This article about how the trial against five Basque journalist has affected the Basque community in Boise has been published at The Idaho Statesman:
Terrorism trial hits home for Boise Basques
BOISE, Idaho — A terrorism trial on another continent is hitting close to home for some Boiseans.
A journalist familiar to many in the Treasure Valley's large Basque-American community is one of five former employees of a Basque-language daily newspaper scheduled to go on trial Tuesday in Spain.
Martxelo Otamendi and the others from the paper Euskaldunon Egunkaria will be tried in Spanish National Criminal Court, which is where cases of alleged terrorism are handled.
Some Boise-area Basques say they believe Otamendi's only crime is being a vocal Basque nationalist - not a member of the terrorist group Euskadi Ta Askatasuna - which means "Basque Homeland and Freedom" and is known as ETA.
Many thought the question had been resolved in Otamendi's favor.
The trial comes more than six years after Otamendi and the others were charged and after a major shift to the left in Spanish government.
"I have real concerns that it came out of a time that was known to be repressive," Boise Mayor Dave Bieter said. "Why are they prosecuting years away from any of the accusations? ... If the case were strong, he'd have been prosecuted a lot sooner than this."
The public prosecutor in Spain opted not to pursue the case. But in the Spanish legal system there is also a private prosecutor who takes part in criminal procedures as a victim. The private prosecutor is taking the case to trial.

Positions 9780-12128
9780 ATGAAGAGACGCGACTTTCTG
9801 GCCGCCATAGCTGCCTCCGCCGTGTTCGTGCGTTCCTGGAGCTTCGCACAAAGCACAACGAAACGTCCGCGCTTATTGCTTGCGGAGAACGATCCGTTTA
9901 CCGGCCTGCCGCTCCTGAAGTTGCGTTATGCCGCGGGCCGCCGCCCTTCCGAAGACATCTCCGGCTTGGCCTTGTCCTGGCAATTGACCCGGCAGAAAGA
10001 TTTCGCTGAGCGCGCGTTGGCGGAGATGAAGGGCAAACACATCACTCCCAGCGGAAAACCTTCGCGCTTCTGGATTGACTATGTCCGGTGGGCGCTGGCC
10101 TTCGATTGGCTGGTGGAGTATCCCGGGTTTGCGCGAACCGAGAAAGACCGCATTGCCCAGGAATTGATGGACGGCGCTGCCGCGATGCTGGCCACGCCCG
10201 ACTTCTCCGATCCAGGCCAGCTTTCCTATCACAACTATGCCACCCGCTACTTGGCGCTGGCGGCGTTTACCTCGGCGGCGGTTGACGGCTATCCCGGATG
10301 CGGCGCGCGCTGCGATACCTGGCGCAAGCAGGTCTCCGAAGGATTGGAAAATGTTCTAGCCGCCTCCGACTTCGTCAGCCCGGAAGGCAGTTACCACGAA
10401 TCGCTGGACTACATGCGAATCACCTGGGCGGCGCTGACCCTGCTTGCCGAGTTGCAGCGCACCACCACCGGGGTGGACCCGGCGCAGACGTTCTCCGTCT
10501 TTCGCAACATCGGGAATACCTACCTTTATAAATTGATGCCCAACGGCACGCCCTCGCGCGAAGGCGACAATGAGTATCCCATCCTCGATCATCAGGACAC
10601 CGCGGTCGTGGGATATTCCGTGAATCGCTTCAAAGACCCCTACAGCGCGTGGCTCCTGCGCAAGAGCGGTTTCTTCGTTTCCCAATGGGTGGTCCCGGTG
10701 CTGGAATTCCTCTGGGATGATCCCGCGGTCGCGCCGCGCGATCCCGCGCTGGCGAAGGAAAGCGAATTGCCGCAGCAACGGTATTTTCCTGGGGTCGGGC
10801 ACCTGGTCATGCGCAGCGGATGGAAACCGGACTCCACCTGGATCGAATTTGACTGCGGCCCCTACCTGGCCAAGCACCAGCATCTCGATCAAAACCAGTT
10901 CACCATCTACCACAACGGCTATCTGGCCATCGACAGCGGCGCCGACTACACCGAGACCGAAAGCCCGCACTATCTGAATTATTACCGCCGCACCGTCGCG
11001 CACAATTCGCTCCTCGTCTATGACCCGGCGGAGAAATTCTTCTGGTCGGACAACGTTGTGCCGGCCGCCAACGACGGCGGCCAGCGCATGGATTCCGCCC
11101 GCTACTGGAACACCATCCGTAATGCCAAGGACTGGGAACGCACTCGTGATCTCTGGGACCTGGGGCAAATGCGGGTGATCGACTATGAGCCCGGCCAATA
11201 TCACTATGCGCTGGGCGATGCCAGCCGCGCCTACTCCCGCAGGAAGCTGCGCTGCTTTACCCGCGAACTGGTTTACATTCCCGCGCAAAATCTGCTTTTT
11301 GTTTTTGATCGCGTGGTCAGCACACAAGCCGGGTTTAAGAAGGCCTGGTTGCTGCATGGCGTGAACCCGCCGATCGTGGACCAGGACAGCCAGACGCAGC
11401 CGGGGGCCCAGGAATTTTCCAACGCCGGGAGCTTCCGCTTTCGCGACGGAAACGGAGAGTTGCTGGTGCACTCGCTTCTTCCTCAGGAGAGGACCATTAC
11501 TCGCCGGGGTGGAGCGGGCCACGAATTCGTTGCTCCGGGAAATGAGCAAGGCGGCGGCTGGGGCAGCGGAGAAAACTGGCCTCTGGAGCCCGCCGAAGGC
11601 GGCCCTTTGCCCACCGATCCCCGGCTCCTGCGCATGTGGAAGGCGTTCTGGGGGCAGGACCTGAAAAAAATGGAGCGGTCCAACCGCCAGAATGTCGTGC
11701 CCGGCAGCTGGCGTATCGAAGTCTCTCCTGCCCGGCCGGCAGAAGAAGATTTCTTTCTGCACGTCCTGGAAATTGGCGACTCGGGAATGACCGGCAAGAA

Otamendi has developed friendships in Boise over the past two decades, during which he has visited three times.
His first visit came in 1989, when he came to work on a two-month project with a local TV station.
He returned to Boise in 2005 for Jaialdi, a national Basque festival that's held every five years and attracts Basques from all over the world.
In 2002, Otamendi stayed at Bieter's house while he was in Boise covering the Idaho Legislature's memorial supporting self-determination for the Basques of northern Spain and southern France.
"He stayed in a room over our garage, not exactly luxury accommodations. I can't really recall how it came about," said Bieter, who at that time was a state representative in the Legislature.
Bieter said he and others were surprised that a nonbinding joint memorial by the Idaho Legislature would become an international news event.
"Somehow (Otamendi) saw that as news before anybody else really did," Bieter said. "Then it really did become news. AP picked it up. The Spanish ambassador threw a fit."
It even attracted the attention of President George W. Bush's national security adviser, Condoleezza Rice.
Otamendi spent a week to 10 days interviewing members of the Idaho Legislature, including Bieter and Pete Cenarrusa, a Basque-American and former longtime Idaho secretary of state.
About 15,000 Basques live in Idaho, making it one of the largest Basque populations in the world outside the Basque Country.
Bieter's father was a professor at Boise State University. His family lived in the Basque Country for a time while dictator Francisco Franco was still in power. During a visit during early 2001 or 2002, Bieter was surprised by what he saw.
"It had become repressive again. I saw a lot of instances of that," Bieter said. "The Guardia Civil, an arm of the government, the submarine gun and jackboot guys were all around again. They came down real hard on demonstrations in the cities in the Basque Country. ... They were rounding up big groups of people."
On Feb. 20, 2003, Judge Juan del Olmo of the National Court of Spain shut down Egunkaria, the only daily newspaper published in the Basque language and dedicated to the lives, politics and culture of the Euskaldunak, or Basque people.
To Basques, journalists and human rights advocates around the world, the shutdown of the newspaper appeared heavy-handed.
"There is a freedom of the press issue that's really concerning," Bieter said.